...within the within the creative side of the world, because writing seventy five hundred words was a challenge. It is a big challenge and but there are people that do it and do it very well. And you know, if you put somebody in there and you say I need to twenty five words for for an ad, no thanks, they might favor lock because they're not used to writing into twenty five words. But if you get that twenty five word persons, I need seventy five hundred words by next month on this, they might just I don't know how to do that. They're so used to be in very concise and precise and very particular about, you know, the old deal help first's assist argument, that kind of thing, which words are stronger in a very short world. Again, different skill sets that applied everything so like for exactly. I think it's always interesting and it's not so much now anymore. I think people a shouting to kind of understand marketing. But I know when I first got into the business, years and years ago, and even till probably like in the last ten years, people were shocked that I spend most of my time when my nose buried in the spreadsheet. Then they think you're out running advertising, like shooting ads, commercials, TV, print ads, because they quite at marketing with advertising and that's the end process of the entire marketing world right. That's what that's the creative part of it. So if you looked at it like as an iceberg, almost right below the surfaces, like two thirds of what's happening in the world, and that's all your metrics. You've got to have good, solid metrics. And then on top of it is that creative part of the world sees no one's looking at go hey, tell me about your sales. You know, between and the length of no one sees it, but they'll be hated. You see that commercial on the Super Bowl? Did you see that commercial last night or did you know people talk about that kind of stuff? That's the art part of it and that's what people react to. Well, let's go there. Let's talk about art. When it comes to what you feel is included there, obviously you want to craft a message based on the science, based on the ICP. It's channels, it's collateral. I mean, there's a lot going on when it comes to art. But but walk me through what you're thinking. Yeah, it's all. For example, if you're looking at a customer basin, and let's more, let's not go purely like an online kind of world wide work it, but let's look at more of a kind of a generalist kind of a business to be to be thing, let's say you're a retail store. So you've got a couple different chant work cuffs, types of business customers are dealing with. You've got suppliers, you've got delivery people, you got warehousing and you got a whole bunch of different kind of things you're working with. Each one of those has their own particular again, pain points are trying to address. And so maybe it's, you know, inventory control, maybe it's sales deals, things like that. Right, you got salesmen going out in the field and they're selling the product to the local to local establishments, those kinds of things. Each one of those people have their own individual kind of a channel. Right. You may be facetoface it. Maybe email. It maybe a direct you know, the old fashioned direct mail works really well sometimes. So when you look at that, go what's the best way to reach what's to say it's a warehouse manager, right, consumers are not to going looking for a warehousing space, but a but if you're Jeff Bezoh, she probably are. So you're looking at how to what's important to them. And maybe it's price for square food, maybe it's, you know, utility costs, could be many different things. Right, number of truck bays, anything like that. Rail Spurs and are nearby, anything like that that they could be a they could be worried about. So you're not going to be talking to them about what a great packaging you have. You're going to be talking to him about, Hey, we can, we can get our materials in here their box in a certain way, you can store these, you can get them out fast, things like that. Right, that's the stuff that they're concerned about. So you have to speak their language and that's the art part of it, right, as you have to be able to craft the message in a language that it's going to resonate with that buyer. And and how do you reach them? Will you have to investigate. What's the best way? Is it a facetoface? Is a dropping patent material off? Is it going to trade shows? What is that channel that you're going to be able to reach that kind of a person? And same thing if you're going to be talking about you know, you're going to store, for...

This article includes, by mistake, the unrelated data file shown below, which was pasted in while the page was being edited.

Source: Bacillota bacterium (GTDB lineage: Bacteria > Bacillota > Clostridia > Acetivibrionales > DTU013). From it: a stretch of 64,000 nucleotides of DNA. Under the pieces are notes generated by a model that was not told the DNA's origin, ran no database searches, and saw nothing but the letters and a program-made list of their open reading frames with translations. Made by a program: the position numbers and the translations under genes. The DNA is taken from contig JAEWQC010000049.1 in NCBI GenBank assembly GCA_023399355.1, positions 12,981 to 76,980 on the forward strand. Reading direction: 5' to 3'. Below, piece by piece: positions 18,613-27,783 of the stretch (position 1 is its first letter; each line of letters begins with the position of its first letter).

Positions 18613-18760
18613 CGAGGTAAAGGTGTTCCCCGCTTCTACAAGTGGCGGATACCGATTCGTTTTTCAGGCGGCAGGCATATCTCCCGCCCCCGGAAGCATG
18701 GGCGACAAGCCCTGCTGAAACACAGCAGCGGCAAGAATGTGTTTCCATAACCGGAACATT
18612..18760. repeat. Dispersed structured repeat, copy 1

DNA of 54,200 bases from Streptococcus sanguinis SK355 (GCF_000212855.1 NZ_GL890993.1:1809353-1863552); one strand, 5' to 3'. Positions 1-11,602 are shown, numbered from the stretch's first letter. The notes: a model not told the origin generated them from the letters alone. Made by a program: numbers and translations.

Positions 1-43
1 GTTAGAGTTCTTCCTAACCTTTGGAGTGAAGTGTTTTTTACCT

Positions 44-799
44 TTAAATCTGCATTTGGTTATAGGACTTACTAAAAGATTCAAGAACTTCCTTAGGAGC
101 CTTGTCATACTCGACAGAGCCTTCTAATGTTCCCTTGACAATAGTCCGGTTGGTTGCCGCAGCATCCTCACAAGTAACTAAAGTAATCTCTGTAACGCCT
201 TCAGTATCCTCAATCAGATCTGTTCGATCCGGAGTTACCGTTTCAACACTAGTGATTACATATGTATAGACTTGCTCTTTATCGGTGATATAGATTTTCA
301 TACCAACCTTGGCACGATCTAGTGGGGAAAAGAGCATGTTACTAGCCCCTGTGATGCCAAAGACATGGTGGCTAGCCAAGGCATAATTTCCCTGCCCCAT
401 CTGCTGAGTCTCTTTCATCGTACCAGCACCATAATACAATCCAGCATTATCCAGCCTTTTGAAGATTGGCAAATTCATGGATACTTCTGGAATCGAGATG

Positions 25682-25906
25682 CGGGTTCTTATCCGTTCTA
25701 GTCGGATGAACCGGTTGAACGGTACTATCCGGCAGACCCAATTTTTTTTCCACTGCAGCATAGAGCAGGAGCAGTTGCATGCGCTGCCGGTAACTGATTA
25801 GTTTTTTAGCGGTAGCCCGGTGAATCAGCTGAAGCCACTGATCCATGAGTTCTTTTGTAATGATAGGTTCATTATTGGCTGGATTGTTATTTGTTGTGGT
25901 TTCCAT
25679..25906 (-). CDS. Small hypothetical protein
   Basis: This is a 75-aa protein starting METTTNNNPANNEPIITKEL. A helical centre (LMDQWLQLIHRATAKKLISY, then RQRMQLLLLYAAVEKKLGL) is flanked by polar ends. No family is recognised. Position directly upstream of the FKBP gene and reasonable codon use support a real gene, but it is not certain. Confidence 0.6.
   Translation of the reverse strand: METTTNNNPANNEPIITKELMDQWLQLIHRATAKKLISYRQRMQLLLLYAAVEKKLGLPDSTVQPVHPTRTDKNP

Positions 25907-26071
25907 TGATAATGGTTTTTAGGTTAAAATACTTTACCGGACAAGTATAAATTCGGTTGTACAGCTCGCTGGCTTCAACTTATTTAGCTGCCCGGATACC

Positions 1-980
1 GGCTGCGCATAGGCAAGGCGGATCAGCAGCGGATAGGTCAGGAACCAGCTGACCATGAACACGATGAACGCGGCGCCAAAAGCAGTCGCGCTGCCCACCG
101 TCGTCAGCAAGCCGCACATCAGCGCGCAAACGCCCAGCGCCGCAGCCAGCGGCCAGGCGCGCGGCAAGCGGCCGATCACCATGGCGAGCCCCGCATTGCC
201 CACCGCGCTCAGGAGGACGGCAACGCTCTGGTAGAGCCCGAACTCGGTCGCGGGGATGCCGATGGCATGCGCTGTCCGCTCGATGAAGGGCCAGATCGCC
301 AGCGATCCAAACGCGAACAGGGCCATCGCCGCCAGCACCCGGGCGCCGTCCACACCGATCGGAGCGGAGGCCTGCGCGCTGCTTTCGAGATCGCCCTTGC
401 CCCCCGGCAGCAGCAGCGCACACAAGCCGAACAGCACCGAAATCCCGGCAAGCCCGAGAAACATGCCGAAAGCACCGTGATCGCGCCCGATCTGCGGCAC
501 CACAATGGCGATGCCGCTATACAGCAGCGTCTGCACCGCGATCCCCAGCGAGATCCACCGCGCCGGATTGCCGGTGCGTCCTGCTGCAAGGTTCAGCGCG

...you're going to be going to stores and you're trying to get like a buyer at a major department store would say, it's Nord strums. You're talking to that buyer. How are you going to handle that? Right, it's again a completely different mindset, because you now you're dealing what's trying to sell the somebody else. What do they want to say that? They want to see samples. They want to see how fast you can deliver product to them. I. They want to see if they have orders over. You know, how fast can you get in order to us? How fast do you get spoiled inventory? What's your return policies like? Oh, you know, all these things. That's important to them. And so now you can you have to address those issues, right. It's like. So that's again when you're crafting that message, address all these points, and this is the types of things that people, you know, people don't understand. In Our world, like one of the things we deal if we have two different flavors of job form. For example, we have what we call our standard, which is for like single users. So those might be more than on the same the SMB world, probably more in the s and the lower end the m markets. And then we have enterprise, right, enterprises, more for larger corporations. They might have hundreds of employees, but they have greater needs and one of their biggest needs is online security. So the first thing they started asking us is we need to see these kind of security reports, we want you to complete these kind of security documents, things like that. They're before they even really start looking at the product. They've already kind of said we like the product, but we need to take a look under the hood, and so that's what they then they want to take a deeper dive into it. That's a very involved process, but for that the even get to that process, we've had to tell them we have this level of secure, do we have these kind of systems in place to protect you, etc. Etc. And now they're going, okay, really cool, but I need you to answer some more questions for me now. You can you don't do that. Consumers don't walk into the Apple Store and say, well, tell me about your sock to compliance. They don't care about that kind of stuff. But a B Tob, if you're the CETO at Apple, you do care about that. If you're going to be working, if you're going out let maybe going to at least a server farm someplace or something like that, you want to make sure everything secure on on things. How do you protect yourself against ransomware, hackers or backups of a dry fail someplace? So those things are important to to like a B Tob Company, because we could ask that all the time. Is Tell us about your security. What happens? How does how is my data protected? If I've got, you know, sensitive health data for my patients, I'm I'm a medical group. How do I protect that from getting out into the open? Those kinds of things. Right, and and we and we can answer though. So when we this is again that micro nitching on everything, right, is when you're talking to them. You have to be able to address all though, these individual types of pieces, because if we're talking to say in the healthcare world, we're talking first one might talk to an HR person, but then we're going to end up talking to a security person. HR is going great and I'll to train anybody, so my training cost go down. Not a security guy, the the it guys going. This is fantastic, but you had to prove that you guys are solid underneath the hood and that's where and that's where we can step in, right. So, A. So, when you're micro aniching that much, obviously communication on the marketing front and on the art side of things, it's like, okay, great, you got the science down, you know you want to reach all these different people, but but the art side and making sure you have properly equipped, right those that are going to talk to those people, becomes, I mean, most important. So how do you go about equipping anything that you would recommend there to make sure that there's the access from marketing and in the art that's been created, that everything, everything that's been compiled to really inform the buyer, potential buyer? Well, we it was a couple different people like just off those kind of collateral items right now. So we have website. On our website we have a whole section dedicated security, not just to secure. We go into great detail about the types of security we have, whether it's Pieci compliance, are hippoc compliance, those kind of things, right. So if you're interested, you can take a deep dive into it and see what's there. We also have things like a one sheet writes, a pdfone she we can send out to somebody if they will say, tend me some information about your security. We have that too. So we've now we started address to security issue from two different...